Communication and Alzheimer’s
Trying to communicate with a person who has AD can be a challenge. Both understanding and being understood may be difficult.
- Choose simple words and short sentences and use a gentle, calm tone of voice.
- Avoid talking to the person with AD like a baby or talking about the person as if he or she weren’t there.
- Minimize distractions and noise–such as the television or radio–to help the person focus on what you are saying.
- Call the person by name, making sure you have his or her attention before speaking.
- Allow enough time for a response. Be careful not to interrupt.
- If the person with AD is struggling to find a word or communicate a thought, gently try to provide the word he or she is looking for.
- Try to frame questions and instructions in a positive way.
Bathing and Alzheimer’s
While some people with AD don’t mind bathing, for others it is a frightening, confusing experience. Advance planning can help make bath time better for both of you.
- Plan the bath or shower for the time of day when the person is most calm and agreeable. Be consistent. Try to develop a routine.
- Respect the fact that bathing is scary and uncomfortable for some people with AD. Be gentle and respectful. Be patient and calm.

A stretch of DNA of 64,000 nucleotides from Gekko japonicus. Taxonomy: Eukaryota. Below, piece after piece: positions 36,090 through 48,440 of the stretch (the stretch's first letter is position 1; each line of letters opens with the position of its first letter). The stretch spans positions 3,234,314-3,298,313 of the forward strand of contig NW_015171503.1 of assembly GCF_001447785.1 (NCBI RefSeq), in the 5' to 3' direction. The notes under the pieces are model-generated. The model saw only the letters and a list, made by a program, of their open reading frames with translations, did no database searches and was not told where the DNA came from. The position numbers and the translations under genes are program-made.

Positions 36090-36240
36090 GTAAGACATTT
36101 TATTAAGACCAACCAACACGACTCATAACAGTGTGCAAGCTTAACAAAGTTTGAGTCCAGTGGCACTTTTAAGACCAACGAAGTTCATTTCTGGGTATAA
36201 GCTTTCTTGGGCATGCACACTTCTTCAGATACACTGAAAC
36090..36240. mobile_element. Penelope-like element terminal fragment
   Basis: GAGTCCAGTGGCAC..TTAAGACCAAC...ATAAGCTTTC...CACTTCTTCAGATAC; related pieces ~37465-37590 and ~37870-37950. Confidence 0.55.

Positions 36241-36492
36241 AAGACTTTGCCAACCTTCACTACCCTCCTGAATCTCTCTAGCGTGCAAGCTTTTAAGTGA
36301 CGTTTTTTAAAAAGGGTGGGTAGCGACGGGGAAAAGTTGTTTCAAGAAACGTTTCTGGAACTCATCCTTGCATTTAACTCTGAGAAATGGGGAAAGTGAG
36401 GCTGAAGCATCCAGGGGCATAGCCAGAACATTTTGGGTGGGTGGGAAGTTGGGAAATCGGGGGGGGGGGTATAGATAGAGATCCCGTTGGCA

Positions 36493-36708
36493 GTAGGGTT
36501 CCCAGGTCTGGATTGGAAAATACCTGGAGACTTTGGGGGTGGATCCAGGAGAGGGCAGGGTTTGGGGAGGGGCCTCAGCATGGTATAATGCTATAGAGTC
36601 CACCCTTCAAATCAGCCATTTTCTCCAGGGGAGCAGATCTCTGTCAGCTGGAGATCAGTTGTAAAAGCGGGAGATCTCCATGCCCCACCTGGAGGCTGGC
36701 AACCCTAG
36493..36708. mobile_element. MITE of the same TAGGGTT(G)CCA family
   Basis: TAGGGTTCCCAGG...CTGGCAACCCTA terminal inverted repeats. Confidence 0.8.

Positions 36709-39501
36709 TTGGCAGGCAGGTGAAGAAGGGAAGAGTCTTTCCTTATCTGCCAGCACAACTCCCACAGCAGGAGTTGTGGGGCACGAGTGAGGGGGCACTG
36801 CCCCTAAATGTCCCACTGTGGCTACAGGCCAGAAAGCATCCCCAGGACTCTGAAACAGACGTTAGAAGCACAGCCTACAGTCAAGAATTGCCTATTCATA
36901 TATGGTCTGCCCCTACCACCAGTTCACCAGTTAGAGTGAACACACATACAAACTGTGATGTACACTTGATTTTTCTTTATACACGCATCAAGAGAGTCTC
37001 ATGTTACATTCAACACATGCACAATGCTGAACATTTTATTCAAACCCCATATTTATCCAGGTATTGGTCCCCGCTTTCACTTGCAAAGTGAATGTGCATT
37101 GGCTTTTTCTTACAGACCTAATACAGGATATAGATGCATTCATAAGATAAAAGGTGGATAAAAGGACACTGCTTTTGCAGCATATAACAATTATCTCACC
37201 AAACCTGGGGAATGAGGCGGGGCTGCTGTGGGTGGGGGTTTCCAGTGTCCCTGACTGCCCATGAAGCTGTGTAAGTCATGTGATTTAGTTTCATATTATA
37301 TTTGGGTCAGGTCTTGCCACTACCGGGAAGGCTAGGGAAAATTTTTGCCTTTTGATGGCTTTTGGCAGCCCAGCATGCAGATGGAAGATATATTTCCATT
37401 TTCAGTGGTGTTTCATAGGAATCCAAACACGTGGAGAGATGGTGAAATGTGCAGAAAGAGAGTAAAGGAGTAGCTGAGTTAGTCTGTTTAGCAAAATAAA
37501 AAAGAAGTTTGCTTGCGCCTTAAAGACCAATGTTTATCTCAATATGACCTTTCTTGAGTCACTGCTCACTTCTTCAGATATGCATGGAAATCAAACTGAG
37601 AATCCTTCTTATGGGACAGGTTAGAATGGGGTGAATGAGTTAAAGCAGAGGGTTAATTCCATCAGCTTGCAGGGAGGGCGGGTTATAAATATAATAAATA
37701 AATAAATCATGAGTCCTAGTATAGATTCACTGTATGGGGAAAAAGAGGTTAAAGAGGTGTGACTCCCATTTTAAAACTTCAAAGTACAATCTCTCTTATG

- Tell the person what you are going to do, step by step, and allow him or her to do as much as possible.
- Prepare in advance. Make sure you have everything you need ready and in the bathroom before beginning. Draw the bath ahead of time.
- Be sensitive to the temperature. Warm up the room beforehand if necessary and keep extra towels and a robe nearby. Test the water temperature before beginning the bath or shower.
- Minimize safety risks by using a handheld showerhead, shower bench, grab bars, and nonskid bath mats. Never leave the person alone in the bath or shower.
- Try a sponge bath. Bathing may not be necessary every day. A sponge bath can be effective between showers or baths.
Dressing and Alzheimer’s
For someone who has AD, getting dressed presents a series of challenges: choosing what to wear, getting some clothes off and other clothes on, and struggling with buttons and zippers. Minimizing the challenges may make a difference.
- Try to have the person get dressed at the same time each day so he or she will come to expect it as part of the daily routine.
- Encourage the person to dress himself or herself to whatever degree possible. Plan to allow extra time so there is no pressure or rush.
- Allow the person to choose from a limited selection of outfits. If he or she has a favorite outfit, consider buying several identical sets.
- Arrange the clothes in the order they are to be put on to help the person move through the process.
- Provide clear, step-by-step instructions if the person needs prompting.
- Choose clothing that is comfortable, easy to get on and off, and easy to care for. Elastic waists and Velcro enclosures minimize struggles with buttons and zippers.